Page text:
Palestinians OK Israeli proposal

RAMALLAH, West Bank – The Palestinians accepted Israel’s proposal for a withdrawal of troops from parts of the West Bank and Gaza Strip – even as Israeli soldiers killed six Palestinians in separate raids Wednesday.

Palestinian security officials and members of Israel’s Shin Bet security services planned to meet later Wednesday to map out details of the proposal, which calls for the Palestinians to take over security in vacated areas and to prevent militant attacks from those areas.

The Palestinian Cabinet’s approval was provisional pending the outcome of the meeting, and obstacles were still likely even if it were finalized. Late Wednesday, top officials of Palestinian leader Yasser Arafat’s Fatah movement denounced the decision, saying it had been made without their consultation and amounted to a betrayal of the Palestinians’ 22-month uprising.

In Washington, a senior Pales-tinian delegation arrived for talks with Secretary of State Colin Powell and other U.S. officials.

The delegation’s head, Saeb Erekat, bristled at a blunt critique of the Palestinian leadership by Defense Secretary Donald H. Rumsfeld a day before.

Rumsfeld said the Palestinian Authority was entangled with terror and that he doubted Israel could turn over territory to it because of its poor track record.

Rumsfeld also referred to the West Bank as ”so-called occupied territory,” signaling he does not share the Bush administration’s view of Israel’s presence on the land, captured by Israel in the 1967 war.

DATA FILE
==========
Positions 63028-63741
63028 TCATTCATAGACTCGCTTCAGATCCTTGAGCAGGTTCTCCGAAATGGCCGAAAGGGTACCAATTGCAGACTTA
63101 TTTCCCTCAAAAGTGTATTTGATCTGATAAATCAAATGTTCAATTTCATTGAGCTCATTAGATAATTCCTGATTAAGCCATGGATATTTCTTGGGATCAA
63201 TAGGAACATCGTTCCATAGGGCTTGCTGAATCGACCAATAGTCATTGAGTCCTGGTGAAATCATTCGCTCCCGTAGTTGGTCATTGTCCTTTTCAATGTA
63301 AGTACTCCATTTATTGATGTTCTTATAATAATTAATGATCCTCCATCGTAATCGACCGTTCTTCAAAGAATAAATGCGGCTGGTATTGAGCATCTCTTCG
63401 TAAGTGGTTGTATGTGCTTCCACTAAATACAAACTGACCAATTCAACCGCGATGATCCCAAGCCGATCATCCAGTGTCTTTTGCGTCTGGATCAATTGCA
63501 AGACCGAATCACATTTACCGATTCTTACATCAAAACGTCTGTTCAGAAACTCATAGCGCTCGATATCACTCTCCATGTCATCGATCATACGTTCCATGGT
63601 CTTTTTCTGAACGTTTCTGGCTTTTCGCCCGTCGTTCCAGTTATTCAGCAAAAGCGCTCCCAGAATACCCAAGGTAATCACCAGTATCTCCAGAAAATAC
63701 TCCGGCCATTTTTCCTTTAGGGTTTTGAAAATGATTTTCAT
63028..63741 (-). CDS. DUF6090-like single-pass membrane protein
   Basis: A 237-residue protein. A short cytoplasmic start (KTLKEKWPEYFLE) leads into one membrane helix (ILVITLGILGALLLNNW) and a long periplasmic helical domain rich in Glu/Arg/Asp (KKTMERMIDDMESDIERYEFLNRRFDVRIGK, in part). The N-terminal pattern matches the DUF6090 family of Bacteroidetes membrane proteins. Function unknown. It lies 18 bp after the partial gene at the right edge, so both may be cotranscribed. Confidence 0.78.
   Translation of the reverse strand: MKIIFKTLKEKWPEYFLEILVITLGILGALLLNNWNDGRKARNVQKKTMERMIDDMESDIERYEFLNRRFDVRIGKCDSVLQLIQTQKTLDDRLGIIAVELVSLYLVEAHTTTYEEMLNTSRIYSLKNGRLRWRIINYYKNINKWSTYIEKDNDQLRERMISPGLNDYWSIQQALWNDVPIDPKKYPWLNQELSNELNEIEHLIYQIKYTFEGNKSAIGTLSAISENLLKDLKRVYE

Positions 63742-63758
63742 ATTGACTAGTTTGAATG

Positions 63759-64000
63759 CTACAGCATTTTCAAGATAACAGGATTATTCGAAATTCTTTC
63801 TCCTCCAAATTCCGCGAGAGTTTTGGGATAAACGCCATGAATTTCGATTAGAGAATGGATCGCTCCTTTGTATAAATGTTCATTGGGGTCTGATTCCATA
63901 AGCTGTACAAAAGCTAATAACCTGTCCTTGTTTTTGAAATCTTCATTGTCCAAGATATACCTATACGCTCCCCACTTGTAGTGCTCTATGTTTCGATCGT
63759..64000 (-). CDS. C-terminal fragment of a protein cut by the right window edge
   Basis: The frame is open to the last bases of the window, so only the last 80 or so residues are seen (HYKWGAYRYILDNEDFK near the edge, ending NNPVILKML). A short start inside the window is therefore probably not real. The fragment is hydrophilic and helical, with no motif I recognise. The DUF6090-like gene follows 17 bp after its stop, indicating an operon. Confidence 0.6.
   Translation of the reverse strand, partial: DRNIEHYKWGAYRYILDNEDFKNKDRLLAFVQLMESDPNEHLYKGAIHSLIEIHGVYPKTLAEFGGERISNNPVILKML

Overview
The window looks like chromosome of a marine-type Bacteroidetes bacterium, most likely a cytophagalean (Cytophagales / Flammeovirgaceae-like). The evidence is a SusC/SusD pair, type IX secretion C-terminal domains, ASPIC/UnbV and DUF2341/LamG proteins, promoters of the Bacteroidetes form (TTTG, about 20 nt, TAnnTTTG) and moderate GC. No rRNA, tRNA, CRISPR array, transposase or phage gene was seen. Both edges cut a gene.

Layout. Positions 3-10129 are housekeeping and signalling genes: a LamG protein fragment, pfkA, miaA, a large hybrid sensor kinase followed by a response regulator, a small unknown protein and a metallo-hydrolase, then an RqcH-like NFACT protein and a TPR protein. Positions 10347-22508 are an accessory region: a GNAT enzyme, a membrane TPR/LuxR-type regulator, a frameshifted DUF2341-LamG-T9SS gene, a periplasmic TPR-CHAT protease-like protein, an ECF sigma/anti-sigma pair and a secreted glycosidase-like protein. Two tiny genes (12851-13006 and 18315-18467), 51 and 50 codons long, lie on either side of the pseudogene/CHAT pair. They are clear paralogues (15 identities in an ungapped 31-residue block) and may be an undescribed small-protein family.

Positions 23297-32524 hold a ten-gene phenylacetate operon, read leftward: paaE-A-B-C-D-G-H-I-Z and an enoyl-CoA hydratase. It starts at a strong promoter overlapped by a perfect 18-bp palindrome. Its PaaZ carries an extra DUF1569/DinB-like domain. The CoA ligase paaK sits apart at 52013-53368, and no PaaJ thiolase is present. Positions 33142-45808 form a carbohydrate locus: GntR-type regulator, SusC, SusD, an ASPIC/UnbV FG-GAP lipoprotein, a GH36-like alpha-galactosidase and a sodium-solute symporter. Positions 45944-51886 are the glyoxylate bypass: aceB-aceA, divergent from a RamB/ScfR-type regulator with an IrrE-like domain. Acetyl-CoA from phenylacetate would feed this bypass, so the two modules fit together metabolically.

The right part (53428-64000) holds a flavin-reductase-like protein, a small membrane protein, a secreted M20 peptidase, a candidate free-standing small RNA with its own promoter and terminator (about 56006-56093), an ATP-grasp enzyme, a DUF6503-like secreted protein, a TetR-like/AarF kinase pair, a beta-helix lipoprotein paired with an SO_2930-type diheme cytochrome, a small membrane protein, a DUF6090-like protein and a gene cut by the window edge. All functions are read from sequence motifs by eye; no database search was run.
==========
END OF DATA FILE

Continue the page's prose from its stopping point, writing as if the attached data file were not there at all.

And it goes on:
”I thought there was only one American foreign policy,” Erekat told reporters in Washington after his arrival there.

He also denounced as ”unacceptable” Bush’s calls for a new leadership to replace Arafat. ”We have a Palestinian leadership that was elected,” Erekat said.

Under the withdrawal plan presented this week by Israeli Defense Minister Binyamin Ben-Eliezer, troops would gradually begin withdrawing from Palestinian-ruled parts of Gaza and from the West Bank town of Bethlehem in exchange for Palestinian guarantees that no attacks would be launched from these areas.

Israeli troops have been holding some Palestinian-run areas of Gaza since sometime after the outbreak of fighting nearly two years ago and reoccupied seven of the West Bank’s eight major towns and cities in June in an attempt to prevent attacks on Israelis.

The Palestinian Cabinet on Wednesday endorsed the withdrawal idea. ”There is preliminary approval for the Israeli security plan,” said Palestinian Planning Minister Nabil Shaath.

Raanan Gissin, an adviser to Israeli Prime Minister Ariel Sharon, said ”the test will be whether they fulfill their part and take serious steps to fight terrorism.”

But the Fatah rejection cast a shadow over the potential deal. Fatah officials said the group’s central committee – made up of 17 Palestinians whose support is critical to Arafat – would meet Thursday to discuss the decision.

”The Ben-Eliezer plan is like treating cancer with aspirin,” said Jibril Rajoub, a central committee member and the recently fired head of preventive security in the West Bank.

He said Fatah now had to act on its own to represent the true needs of Palestinians ”far away from personal interests of a group of individuals within the Palestinian Authority.”

In other developments Wednesday, a truck carrying diesel fuel exploded after a small bomb underneath it detonated, police said. The driver was slightly injured.

Police spokesman Gil Kleiman said it was too early to tell if criminals or Palestinian militants were responsible.

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